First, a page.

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This two-CD set brings together the two volumes of Histories and Mysteries of Planet Gong, released by Voiceprint in the late '80s. The tracks rank from archive tapes from Gong 's early days, to leftovers from Mother Gong 's Robot Woman LP, to various experiments recorded between the mid-'60s and the late '80s. The material is performed by Soft Machine , Gong , Mother Gong , the Magick Brothers , and all kinds of lineups, either on-stage or in the basement, but always comprised of, at least, Daevid Allen , Gilli Smyth , or Harry Williamson . The tracks are presented in no particular order, for an enhanced surprise effect, giving to the whole album a hodge-podge feel that makes it enjoyable only for devoted fans of the group, people capable of putting these tracks back within their historical context. For fans like these, Histories and Mysteries presents a few handfuls of oddities and historical nuggets. Amidst the non-chronological crisscrossing, Disc One focuses a bit more on the '60s and early '70s. Worth note are the tape collages Gong used for concert introductions (there are also a few more from Allen 's days as a radio DJ in the mid-'80s), a live recording of "Pothead Pixies" with French lyrics, a reggae-fied version of Soft Machine 's "Clarence in Wonderland" with Kevin Ayers guesting with Gong (from 1972), and the Magick Brothers ' "Herbacious Border." Disc Two weights more toward the late '70s and '80s. Worthy of a fan's attention are the 1980 song "Chinese Puzzle," alternate versions of Mother Gong 's "Crazy Town" and "Red Alert," the 1977 French single "Opium for the People" (with Allen singing in French!), and the B-side of Gong 's first single "Hypnotize You," which features the same schoolyard rhyme that would end up in "Mister Long Shanks" (from the album Camembert Electrique ). Some of these tracks are available on other albums, but for the fan who doesn't collect every artifact released by the "Planet Gong ", this two-CD set offers a good selection of rare material.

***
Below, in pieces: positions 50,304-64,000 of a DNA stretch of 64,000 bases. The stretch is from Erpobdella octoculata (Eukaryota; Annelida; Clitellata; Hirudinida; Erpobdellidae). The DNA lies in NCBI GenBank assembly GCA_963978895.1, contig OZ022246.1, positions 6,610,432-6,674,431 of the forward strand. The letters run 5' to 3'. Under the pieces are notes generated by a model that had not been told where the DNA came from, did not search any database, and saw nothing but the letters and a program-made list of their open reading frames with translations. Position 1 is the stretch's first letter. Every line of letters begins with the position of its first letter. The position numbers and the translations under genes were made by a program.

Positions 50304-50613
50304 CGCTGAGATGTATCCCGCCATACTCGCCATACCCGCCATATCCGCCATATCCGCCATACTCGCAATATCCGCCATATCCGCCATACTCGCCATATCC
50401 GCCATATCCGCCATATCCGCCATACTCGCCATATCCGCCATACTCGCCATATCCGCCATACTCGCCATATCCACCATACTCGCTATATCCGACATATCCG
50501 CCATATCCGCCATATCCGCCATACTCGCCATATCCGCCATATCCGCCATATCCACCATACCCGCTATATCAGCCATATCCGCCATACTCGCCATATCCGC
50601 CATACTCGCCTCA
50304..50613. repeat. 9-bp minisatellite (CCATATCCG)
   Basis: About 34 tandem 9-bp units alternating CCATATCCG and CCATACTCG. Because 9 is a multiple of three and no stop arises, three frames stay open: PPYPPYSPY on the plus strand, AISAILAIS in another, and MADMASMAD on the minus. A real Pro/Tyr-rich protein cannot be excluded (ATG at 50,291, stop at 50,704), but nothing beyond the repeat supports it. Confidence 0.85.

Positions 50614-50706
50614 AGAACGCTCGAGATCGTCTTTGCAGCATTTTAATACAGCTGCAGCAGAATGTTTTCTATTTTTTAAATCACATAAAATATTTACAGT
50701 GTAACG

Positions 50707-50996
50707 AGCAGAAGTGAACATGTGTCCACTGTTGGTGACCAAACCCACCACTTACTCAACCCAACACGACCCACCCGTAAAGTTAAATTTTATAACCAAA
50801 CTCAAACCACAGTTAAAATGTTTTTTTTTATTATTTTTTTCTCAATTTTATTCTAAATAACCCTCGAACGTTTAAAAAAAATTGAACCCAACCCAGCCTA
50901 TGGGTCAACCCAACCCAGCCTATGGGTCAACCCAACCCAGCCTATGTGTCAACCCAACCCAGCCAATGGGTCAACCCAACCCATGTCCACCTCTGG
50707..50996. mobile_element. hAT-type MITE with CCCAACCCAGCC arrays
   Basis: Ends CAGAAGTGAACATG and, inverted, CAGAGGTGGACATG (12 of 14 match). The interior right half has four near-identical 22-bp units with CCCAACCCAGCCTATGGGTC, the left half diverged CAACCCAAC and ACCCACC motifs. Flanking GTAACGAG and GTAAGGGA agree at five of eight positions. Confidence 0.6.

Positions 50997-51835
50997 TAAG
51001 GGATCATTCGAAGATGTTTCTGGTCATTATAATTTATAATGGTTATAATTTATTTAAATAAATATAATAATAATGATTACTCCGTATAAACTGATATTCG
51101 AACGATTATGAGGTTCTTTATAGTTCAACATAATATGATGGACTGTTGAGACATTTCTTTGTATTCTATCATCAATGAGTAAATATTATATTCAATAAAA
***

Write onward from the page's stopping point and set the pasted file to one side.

According to Wikipedia: The music of Thailand reflects its geographic position at the intersection of China and India, and reflects trade routes that have historically included Persia, Africa, Greece and Rome. Thai musical instruments are varied and reflect ancient influence from far afield - including the klong thap and khim (Persian origin), the jakhe (Indian origin), the klong jin (Chinese origin), and the klong kaek (Indonesian origin). Though Thailand was never colonized by colonial powers, pop music and other forms of modern Asian, European and American music have become extremely influential. The two most popular styles of traditional Thai music are luk thung and mor lam; the latter in particular has close affinities with the Music of Laos. Aside from the Thai, ethnic minorities such as the Lao, Lawa, Hmong, Akha, Khmer, Lisu, Karen and Lahu peoples have retained traditional musical forms. [Source: Wikipedia]

Under the principle of " one country, two systems ", [15] [16] Hong Kong maintains a separate political and economic system apart from China. Except in military defence and foreign affairs, Hong Kong retains independent executive, legislative, and judiciary powers. [17] Nevertheless, Hong Kong does directly develop relations with foreign states and international organizations in a broad range of "appropriate fields", [18] being actively and independently involved in institutions such as the Asia-Pacific Economic Cooperation forum [19] and the World Trade Organization . [20]


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